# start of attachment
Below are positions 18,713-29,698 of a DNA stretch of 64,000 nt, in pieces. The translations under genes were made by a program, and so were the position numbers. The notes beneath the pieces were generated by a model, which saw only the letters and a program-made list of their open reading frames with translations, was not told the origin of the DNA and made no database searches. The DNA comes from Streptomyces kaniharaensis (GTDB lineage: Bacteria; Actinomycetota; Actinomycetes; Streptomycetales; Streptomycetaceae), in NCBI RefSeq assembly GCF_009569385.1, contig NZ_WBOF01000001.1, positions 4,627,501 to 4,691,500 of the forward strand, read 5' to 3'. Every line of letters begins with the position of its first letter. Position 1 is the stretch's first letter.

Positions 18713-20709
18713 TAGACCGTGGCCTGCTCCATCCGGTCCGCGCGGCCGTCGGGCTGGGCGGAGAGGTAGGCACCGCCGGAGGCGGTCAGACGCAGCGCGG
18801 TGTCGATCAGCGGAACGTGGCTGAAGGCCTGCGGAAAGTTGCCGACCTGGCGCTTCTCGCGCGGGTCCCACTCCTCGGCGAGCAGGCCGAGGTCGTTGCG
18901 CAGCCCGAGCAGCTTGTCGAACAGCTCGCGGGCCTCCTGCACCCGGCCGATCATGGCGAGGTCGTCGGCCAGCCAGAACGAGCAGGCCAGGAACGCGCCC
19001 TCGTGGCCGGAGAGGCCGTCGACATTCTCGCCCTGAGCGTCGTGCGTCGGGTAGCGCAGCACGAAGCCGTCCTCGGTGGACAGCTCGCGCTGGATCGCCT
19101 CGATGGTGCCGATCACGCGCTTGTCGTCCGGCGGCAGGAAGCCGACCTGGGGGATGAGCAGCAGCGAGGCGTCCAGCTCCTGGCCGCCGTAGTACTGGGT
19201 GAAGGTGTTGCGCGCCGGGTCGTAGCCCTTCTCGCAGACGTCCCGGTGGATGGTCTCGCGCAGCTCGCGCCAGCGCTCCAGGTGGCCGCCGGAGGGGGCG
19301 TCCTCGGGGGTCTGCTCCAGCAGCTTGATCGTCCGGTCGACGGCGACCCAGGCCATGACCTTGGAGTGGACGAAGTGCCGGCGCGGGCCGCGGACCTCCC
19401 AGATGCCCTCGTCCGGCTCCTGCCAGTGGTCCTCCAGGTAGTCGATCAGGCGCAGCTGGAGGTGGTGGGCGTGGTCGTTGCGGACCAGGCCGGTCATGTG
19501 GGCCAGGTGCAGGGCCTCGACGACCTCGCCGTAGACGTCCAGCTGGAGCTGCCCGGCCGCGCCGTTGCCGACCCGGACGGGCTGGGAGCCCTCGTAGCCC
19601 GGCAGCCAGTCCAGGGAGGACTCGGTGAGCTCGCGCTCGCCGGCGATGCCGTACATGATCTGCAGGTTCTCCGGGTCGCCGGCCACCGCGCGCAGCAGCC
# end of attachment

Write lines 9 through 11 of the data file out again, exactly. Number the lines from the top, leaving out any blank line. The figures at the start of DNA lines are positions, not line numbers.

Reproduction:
19301 TCCTCGGGGGTCTGCTCCAGCAGCTTGATCGTCCGGTCGACGGCGACCCAGGCCATGACCTTGGAGTGGACGAAGTGCCGGCGCGGGCCGCGGACCTCCC
19401 AGATGCCCTCGTCCGGCTCCTGCCAGTGGTCCTCCAGGTAGTCGATCAGGCGCAGCTGGAGGTGGTGGGCGTGGTCGTTGCGGACCAGGCCGGTCATGTG
19501 GGCCAGGTGCAGGGCCTCGACGACCTCGCCGTAGACGTCCAGCTGGAGCTGCCCGGCCGCGCCGTTGCCGACCCGGACGGGCTGGGAGCCCTCGTAGCCC